The Descendants (Alexander Payne, 2011): George Clooney gives a terrific performance as a conflicted father in this perceptive comedy-drama from Alexander Payne ("Sideways"), who won an Oscar for Best Adapted Screenplay. Clooney stars as Matt King, a Hawaiian landowner whose life is suddenly turned upside down when his wife (Patricia Hastie) goes into a coma after a skiing accident. Finding himself with two daughters (Shailene Woodley, Amara Miller) he knows little about, he's further startled by news that his wife was having an affair. Over the course of a trip from Oahu to Kauai, he starts to contemplate his life and career, leading to some unexpected emotional decisions. By turns poignant and humorous but always human, Payne's film combines the natural beauty of Hawaii with a tough-minded look at family relationships.
The Tree of Life (Terrence Malick, 2011): Terrence Malick, the reclusive and brilliant director of “The New World,” offers another visually astounding, profoundly moving story of spiritual turmoil and redemption with perhaps his most personal work yet. Alternating between a modern-day city and a small Texas neighborhood in the late 1950s, it chronicles a boy’s childhood as he learns about life in strikingly different ways from his loving yet domineering father (Brad Pitt, in a towering performance) and gentle mother (Jessica Chastain). As he experiences brushes with joy, anger and tragedy, the film emerges as an impressionist portrait of childhood lost and of deep bonds with nature. Using a fragmented yet lush storytelling style to depict the flow of memories and relationships, Malick’s film (one of the decade's very best so far) makes for challenging but soul-stirring viewing.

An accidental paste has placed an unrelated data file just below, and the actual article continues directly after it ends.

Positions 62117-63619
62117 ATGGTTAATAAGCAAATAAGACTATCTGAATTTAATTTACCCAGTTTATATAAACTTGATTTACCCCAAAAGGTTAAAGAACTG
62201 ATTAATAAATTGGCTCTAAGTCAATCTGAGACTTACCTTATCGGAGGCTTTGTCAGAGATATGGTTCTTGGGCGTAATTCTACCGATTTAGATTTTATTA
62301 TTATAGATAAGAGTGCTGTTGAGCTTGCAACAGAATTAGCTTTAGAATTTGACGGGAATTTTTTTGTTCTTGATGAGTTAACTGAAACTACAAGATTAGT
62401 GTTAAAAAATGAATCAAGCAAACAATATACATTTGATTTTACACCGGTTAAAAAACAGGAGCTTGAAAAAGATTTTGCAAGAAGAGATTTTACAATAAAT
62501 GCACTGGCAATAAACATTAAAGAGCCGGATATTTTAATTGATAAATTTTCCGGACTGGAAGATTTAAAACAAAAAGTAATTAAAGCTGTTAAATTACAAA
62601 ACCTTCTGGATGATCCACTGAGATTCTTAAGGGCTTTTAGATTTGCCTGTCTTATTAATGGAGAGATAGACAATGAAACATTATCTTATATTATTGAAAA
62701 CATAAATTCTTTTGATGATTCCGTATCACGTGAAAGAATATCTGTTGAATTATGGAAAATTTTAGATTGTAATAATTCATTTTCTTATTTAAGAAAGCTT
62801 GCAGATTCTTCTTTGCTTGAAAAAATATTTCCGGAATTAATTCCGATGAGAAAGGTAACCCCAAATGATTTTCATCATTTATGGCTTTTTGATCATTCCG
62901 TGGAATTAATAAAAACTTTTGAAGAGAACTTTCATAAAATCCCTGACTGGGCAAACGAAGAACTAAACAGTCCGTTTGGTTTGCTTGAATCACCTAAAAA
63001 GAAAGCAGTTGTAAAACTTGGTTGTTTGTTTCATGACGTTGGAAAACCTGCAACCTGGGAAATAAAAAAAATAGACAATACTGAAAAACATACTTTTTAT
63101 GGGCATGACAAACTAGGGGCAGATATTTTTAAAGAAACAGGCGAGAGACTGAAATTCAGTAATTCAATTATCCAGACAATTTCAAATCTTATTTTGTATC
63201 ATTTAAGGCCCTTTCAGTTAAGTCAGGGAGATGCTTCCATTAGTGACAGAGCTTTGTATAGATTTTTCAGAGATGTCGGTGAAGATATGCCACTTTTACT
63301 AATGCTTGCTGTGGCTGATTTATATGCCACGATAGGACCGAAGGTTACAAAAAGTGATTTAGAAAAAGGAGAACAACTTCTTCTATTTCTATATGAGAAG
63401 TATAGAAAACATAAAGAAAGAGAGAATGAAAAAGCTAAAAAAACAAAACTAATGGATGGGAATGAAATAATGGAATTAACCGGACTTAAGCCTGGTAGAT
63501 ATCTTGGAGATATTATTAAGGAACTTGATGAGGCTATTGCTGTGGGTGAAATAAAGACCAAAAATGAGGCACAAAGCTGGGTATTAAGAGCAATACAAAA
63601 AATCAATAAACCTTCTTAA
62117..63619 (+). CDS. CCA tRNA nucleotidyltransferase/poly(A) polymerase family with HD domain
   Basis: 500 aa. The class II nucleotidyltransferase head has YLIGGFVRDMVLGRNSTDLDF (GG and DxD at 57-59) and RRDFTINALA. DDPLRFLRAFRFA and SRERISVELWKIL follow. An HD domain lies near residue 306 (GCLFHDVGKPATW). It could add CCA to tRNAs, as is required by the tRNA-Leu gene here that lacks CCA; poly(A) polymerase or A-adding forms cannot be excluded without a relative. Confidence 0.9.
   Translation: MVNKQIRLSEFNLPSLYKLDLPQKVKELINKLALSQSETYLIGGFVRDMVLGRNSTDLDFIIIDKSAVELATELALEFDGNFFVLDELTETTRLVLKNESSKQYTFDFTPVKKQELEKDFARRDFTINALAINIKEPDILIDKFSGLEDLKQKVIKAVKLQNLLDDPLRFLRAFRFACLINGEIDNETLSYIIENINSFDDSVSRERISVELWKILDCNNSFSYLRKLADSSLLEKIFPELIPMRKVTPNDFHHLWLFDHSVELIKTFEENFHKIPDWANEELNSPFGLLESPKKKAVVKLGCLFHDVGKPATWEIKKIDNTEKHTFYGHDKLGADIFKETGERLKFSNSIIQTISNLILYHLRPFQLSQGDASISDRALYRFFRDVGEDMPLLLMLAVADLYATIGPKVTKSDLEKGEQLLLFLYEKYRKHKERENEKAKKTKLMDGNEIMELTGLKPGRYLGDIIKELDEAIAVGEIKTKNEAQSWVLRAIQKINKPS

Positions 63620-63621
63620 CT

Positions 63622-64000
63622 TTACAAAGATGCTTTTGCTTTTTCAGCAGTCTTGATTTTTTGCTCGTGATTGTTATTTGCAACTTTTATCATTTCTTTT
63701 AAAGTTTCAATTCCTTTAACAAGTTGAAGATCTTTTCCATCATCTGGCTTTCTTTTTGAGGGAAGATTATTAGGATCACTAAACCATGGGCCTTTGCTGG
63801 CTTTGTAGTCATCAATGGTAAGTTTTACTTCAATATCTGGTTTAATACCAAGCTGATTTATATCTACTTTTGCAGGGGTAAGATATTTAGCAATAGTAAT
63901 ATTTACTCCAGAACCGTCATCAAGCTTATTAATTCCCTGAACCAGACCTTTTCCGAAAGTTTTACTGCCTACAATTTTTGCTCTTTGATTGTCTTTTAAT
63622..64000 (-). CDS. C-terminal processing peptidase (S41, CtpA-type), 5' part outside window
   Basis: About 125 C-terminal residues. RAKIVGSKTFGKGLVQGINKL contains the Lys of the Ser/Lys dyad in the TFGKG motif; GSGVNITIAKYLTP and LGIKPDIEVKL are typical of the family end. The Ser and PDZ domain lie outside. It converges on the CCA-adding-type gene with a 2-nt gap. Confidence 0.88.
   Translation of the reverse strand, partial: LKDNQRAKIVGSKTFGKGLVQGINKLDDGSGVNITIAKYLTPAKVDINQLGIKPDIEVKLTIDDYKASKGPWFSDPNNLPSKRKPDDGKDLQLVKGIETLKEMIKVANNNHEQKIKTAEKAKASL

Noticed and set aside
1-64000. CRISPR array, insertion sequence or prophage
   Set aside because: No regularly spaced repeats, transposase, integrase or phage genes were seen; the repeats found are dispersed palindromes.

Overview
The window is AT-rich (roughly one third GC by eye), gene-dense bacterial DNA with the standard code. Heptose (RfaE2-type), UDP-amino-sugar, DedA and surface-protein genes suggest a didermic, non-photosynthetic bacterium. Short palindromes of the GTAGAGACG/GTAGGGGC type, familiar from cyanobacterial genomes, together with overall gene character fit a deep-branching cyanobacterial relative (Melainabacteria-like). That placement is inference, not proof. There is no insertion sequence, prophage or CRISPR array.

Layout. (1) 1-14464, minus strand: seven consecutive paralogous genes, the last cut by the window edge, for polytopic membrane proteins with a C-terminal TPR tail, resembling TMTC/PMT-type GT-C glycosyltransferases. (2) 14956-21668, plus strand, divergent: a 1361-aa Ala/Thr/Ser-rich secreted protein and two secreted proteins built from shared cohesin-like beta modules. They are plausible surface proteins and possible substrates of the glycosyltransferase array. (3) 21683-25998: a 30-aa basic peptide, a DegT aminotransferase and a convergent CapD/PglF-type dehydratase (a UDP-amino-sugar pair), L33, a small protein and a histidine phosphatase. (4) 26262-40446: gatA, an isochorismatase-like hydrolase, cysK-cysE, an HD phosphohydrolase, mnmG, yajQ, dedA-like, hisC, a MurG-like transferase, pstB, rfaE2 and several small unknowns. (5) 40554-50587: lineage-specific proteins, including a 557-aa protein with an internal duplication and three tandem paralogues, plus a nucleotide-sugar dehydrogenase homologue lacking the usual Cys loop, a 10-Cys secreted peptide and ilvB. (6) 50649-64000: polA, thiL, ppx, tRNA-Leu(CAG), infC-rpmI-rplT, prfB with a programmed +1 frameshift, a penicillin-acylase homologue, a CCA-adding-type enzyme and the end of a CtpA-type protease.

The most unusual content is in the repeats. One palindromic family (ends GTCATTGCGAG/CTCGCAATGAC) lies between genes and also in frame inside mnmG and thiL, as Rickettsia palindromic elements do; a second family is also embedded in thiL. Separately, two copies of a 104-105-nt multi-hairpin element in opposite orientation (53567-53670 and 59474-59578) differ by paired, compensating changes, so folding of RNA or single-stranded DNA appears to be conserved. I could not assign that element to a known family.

This Day in American History